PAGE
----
Prove that (1 + x/y)(1 + y/z)(1 + z/x) ≥ 2 + 2(x + y + z)/w for all positive reals x, y, z, where w is the cube root of xyz.
**Solution**
(1 + x/y)(1 + y/z)(1 + z/x) = 1 + x/y + y/x + y/z + z/y + z/x + x/z = (x + y + z)(1/x + 1/y + 1/z) - 1 ≥ 3(x + y + z)/w - 1, by the arithmetic geometric mean inequality,
= 2(x + y + z)/w + (x + y + z)/w - 1 ≥ 2(x + y + z) + 3 - 1, by the arithmetic geometric mean inequality.
**Problem 4**
ABC is a triangle. AD is an altitude. X lies on the circle ABD and Y lies on the circle ACD. X, D and Y are collinear. M is the midpoint of XY and M' is the midpoint of BC. Prove that MM' is perpendicular to AM
**Solution**
Take P, Q so that PADB, AQCD are rectangles. Let N be the midpoint of PQ. Then PD is a diameter of the circumcircle of ABC, so PX is perpendicular to XY. Similarly, QY is perpendicular to XY. N is the midpoint of PQ and M' the midpoint of XY, so NM is parallel to PX and hence perpendicular to XY. NADM' is a rectangle, so ND is a diameter of its circumcircle and M must lie on the circumcircle. But AM' is also a diameter, so ∠AMM' = 90^{o}.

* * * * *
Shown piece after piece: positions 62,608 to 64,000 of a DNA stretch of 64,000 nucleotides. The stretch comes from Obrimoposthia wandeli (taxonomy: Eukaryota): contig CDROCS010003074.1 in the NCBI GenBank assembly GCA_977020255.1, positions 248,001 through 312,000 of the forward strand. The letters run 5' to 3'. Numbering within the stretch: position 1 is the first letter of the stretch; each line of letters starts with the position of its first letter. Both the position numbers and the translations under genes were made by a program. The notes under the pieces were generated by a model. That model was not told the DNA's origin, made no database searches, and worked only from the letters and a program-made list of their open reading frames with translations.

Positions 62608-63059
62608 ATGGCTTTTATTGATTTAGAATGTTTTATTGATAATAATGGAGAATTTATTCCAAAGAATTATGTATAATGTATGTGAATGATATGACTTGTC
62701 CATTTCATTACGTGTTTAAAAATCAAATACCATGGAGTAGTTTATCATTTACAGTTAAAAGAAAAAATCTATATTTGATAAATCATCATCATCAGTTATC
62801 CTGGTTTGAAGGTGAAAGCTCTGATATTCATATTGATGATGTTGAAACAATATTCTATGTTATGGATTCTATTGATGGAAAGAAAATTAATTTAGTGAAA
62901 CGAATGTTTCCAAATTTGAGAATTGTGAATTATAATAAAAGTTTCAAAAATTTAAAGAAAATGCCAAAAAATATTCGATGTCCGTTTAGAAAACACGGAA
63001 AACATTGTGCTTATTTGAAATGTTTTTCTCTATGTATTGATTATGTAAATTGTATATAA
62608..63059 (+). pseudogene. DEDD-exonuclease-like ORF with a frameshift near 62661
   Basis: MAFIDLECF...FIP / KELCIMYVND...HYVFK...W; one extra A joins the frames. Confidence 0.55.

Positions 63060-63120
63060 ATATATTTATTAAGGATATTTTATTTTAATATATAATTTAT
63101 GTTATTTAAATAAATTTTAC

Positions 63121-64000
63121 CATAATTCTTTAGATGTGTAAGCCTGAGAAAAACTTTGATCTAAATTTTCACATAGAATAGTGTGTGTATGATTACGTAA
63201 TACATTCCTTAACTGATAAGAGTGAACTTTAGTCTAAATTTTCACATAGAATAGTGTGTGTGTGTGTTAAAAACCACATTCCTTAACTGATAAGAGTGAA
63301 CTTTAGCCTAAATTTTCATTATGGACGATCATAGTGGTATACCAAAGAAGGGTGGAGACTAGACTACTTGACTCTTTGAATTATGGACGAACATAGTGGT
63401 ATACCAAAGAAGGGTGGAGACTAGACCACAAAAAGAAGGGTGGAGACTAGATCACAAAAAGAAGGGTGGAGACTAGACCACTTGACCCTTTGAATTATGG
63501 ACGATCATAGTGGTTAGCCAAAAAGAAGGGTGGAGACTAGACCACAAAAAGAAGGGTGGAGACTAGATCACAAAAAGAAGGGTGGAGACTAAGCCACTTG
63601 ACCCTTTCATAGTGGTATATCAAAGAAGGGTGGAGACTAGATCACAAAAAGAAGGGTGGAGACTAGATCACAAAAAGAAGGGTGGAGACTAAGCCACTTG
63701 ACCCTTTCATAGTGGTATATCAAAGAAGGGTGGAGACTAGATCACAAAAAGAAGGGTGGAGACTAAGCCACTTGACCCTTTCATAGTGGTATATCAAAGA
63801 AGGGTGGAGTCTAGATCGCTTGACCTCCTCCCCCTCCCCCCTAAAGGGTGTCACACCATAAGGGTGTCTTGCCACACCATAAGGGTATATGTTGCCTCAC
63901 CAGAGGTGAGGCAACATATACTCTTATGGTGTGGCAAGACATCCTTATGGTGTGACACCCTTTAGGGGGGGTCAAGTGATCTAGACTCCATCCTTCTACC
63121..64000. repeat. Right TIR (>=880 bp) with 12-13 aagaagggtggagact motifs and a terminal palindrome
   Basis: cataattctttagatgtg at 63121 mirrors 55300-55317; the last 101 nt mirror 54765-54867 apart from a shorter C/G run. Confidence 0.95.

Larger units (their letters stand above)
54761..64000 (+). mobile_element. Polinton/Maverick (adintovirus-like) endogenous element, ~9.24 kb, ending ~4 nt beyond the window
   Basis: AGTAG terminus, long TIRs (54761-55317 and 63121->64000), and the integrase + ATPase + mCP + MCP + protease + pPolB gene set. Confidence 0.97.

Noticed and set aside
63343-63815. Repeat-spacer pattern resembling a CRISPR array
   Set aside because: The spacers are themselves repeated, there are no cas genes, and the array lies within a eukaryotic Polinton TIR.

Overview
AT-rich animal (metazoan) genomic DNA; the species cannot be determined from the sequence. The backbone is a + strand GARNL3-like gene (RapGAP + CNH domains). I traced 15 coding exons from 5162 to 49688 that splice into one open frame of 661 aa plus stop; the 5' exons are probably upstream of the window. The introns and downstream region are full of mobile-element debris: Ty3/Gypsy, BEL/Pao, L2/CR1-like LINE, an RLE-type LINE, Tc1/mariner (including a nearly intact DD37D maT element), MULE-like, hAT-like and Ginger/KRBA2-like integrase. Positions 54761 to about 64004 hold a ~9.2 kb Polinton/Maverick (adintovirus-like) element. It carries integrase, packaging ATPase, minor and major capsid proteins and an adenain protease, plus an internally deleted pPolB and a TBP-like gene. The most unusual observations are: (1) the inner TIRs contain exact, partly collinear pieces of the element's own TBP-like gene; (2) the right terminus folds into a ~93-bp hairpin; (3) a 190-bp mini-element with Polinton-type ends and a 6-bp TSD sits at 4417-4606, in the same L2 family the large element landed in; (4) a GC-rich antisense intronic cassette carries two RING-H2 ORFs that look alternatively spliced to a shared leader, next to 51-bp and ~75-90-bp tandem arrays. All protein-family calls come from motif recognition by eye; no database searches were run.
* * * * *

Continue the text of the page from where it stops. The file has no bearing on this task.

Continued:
*Thanks to Michael Lipnowski for the above. My original solution is below.*
Let P be the circumcenter of ABD and Q the circumcenter of ADC. Let R be the midpoint of AM'. P and Q both lie on the perpendicular bisector of AD, which is parallel to BC and hence also passes through R. We show first that R is the midpoint of PQ.